For it’s an outrage for an abstaining reader to pass judgment on a badly drunk poet

From Ausonius’ A Riddle of the Number Three (Griphus Ternarii Numeri). I’m sticking with the Loeb translation, old-fashioned as it is, because I like the Edwardian savour.

And that you may know me for a boaster—I began these bits of verses during tiffin and finished them before messtime, that is to say, while drinking and a little before drinking (again). Your criticism, therefore, must allow for the subject and the season. Nay, do you too read this same book when a trifle “gay” and “wutty”; for it is unfair for a teetotal critic to pass judgment on a poet half-seas over.

ac ne me nescias gloriosum, coeptos inter pranden­dum dum versiculos ante cenae tempus absolvi, hoc est, dum bibo et paulo ante quam biberem. Sit ergo examen pro materia et tempore, set tu quoque hoc ipsum paulo hilarior et dilutior lege; namque iniurium est de poeta male sobrio lectorem abstemium iudicare.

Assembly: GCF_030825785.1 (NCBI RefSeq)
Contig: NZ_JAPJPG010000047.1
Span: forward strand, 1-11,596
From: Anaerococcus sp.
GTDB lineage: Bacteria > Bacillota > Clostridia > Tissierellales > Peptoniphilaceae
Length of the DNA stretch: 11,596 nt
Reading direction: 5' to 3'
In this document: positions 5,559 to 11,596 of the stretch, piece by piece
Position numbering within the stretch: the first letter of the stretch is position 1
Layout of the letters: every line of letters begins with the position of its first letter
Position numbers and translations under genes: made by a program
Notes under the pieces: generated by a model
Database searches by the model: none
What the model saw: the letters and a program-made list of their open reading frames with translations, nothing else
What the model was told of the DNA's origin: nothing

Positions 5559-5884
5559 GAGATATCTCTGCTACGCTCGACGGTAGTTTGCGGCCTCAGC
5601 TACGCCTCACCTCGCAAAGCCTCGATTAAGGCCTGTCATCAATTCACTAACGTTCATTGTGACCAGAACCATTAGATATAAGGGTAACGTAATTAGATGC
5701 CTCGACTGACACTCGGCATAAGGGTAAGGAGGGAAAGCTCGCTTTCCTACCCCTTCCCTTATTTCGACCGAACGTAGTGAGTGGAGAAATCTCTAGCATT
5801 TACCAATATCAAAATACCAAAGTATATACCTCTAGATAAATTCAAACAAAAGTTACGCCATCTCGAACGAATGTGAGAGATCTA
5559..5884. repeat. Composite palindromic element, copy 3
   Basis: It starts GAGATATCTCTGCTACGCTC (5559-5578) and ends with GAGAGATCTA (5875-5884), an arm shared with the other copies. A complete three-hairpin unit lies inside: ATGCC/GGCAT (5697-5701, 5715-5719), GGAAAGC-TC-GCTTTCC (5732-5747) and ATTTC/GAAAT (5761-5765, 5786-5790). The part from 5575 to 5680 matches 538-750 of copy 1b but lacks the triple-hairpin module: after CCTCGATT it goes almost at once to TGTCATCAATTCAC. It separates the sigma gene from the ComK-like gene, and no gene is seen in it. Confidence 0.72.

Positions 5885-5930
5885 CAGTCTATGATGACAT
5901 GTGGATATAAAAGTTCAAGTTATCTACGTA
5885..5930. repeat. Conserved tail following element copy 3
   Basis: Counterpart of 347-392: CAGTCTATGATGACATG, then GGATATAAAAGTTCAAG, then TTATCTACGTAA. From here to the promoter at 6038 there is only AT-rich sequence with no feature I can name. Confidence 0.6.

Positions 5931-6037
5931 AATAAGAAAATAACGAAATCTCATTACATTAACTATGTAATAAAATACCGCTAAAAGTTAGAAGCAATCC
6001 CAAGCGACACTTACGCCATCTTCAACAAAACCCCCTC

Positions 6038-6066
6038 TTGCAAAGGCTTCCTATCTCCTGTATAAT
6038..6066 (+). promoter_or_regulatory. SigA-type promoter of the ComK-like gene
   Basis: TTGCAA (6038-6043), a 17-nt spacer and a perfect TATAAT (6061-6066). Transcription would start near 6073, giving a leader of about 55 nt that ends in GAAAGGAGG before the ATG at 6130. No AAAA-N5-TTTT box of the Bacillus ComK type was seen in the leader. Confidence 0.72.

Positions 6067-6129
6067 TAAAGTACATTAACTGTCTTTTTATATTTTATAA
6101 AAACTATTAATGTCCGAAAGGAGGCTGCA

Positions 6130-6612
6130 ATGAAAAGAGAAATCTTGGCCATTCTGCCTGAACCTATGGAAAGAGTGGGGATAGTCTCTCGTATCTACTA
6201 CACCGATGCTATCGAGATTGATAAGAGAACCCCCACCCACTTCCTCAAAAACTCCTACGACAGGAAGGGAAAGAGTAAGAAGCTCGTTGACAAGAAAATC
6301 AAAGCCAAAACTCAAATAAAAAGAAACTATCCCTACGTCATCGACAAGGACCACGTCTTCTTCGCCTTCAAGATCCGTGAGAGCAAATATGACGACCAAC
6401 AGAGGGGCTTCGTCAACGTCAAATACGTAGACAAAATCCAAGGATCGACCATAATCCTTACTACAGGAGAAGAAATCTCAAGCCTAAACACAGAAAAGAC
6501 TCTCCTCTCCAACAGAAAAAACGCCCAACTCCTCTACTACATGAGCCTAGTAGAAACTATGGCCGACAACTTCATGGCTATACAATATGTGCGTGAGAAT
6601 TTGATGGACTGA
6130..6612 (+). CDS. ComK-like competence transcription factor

The last line alone I’ll re-render – ‘for it’s an outrage for an abstaining reader to pass judgment on a badly drunk poet.’

They wander in deep woods, in mournful light

From Helen Waddell’s Medieval Latin Lyrics, an atmospheric excerpt from a longer poem of Ausonius’ (Cupido Cruciatur) that she gives as The Fields of Sorrow (pg. 31).

They wander in deep woods, in mournful light,
Amid long reeds and drowsy headed poppies,
and lakes where no wave laps, and voiceless streams,
Upon whose banks in the dim light grow old
Flowers that were once bewailed names of kings.

errantes silva in magna et sub luce maligna
inter harundineasque comas gravidumque papaver
et tacitos sine labe lacus, sine murmure rivos,
quorum per ripas nebuloso lumine marcent
fleti, olim regum et puerorum nomina, flores